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DeSalvo Aims to Get Feds Out Front on Health IT Interoperability

By John Reichard, CQ HealthBeat Editor

June 9, 2014 -- Fresh off a reorganization emphasizing "interoperability," federal health IT overseer Karen DeSalvo is now summoning a wide spectrum of feedback on how the government should best fulfill this goal of freely exchanging online medical data across the health care system.

It's an effort that naturally invites skepticism because health care purchasers and consumer groups are critical of a recent Department of Health and Human Services decision to delay the deadlines for regulations requiring interoperability that are linked to higher Medicare and Medicaid payments.

But DeSalvo, recently appointed to head the Office of National Coordinator for Health Information Technology at HHS, aims to get the government back out in front on the issue.

The "10 Year Vision to Achieve an Interoperable Health IT Infrastructure" her office released last week invites clinicians, consumers, hospitals, public health, technology developers, payers, researchers, policymakers and others to help develop "a defined, shared roadmap," she said.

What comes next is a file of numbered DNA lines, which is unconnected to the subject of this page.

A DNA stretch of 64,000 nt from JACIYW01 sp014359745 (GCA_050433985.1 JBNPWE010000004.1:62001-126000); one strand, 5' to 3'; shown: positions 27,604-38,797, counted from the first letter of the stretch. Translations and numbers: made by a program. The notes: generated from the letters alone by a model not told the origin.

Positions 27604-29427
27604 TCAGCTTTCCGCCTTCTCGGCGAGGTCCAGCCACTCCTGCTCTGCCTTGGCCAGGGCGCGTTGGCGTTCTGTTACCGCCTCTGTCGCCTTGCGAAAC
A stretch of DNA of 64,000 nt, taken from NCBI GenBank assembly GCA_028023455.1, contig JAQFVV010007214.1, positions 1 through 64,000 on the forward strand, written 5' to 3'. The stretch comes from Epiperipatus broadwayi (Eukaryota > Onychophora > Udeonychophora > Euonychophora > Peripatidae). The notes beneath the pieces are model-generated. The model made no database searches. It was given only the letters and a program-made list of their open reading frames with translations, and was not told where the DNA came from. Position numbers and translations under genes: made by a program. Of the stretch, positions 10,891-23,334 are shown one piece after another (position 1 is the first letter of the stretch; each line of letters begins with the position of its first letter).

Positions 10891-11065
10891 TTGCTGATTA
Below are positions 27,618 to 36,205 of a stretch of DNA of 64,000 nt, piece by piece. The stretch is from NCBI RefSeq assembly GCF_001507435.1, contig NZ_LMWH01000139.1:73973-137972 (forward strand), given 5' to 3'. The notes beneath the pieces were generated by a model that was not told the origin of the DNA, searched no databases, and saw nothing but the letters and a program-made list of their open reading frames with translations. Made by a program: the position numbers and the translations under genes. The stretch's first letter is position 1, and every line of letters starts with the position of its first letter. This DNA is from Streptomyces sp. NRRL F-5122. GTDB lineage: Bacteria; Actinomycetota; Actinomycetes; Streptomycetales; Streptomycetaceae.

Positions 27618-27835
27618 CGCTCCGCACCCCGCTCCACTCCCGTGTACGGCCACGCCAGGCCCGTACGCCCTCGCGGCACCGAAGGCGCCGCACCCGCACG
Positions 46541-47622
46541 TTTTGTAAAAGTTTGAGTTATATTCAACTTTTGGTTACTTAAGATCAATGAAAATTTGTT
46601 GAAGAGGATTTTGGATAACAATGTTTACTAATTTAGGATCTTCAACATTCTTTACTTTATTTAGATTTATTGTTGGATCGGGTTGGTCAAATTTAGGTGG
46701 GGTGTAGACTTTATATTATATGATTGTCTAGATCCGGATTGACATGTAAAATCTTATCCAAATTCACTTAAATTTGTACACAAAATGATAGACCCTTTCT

"There is much work to do to see that every person and their care providers can get appropriate health information in an electronic format when and how they need it to make care convenient and well-coordinated and allow for improvements in overall health," DeSalvo said in a June 5 blog post. We have heard loudly and clearly that interoperability is a national priority."

DeSalvo wants to develop a shared agenda on five critical building blocks: core technical standards and functions; certification of products as interoperable; privacy and security of medical data; "supportive" business, clinical and regulatory environments, and the development of governance structures. The collaborative approach will establish three, six, and 10-year goals in each of the areas, she said.

To get everybody on board she'll have to convince critics that the slower regulatory move to interoperability will result in genuine gains in the efficiency and quality of care. And she'll have to persuade providers that they can't keep pushing for delays despite the technical hassles involved.

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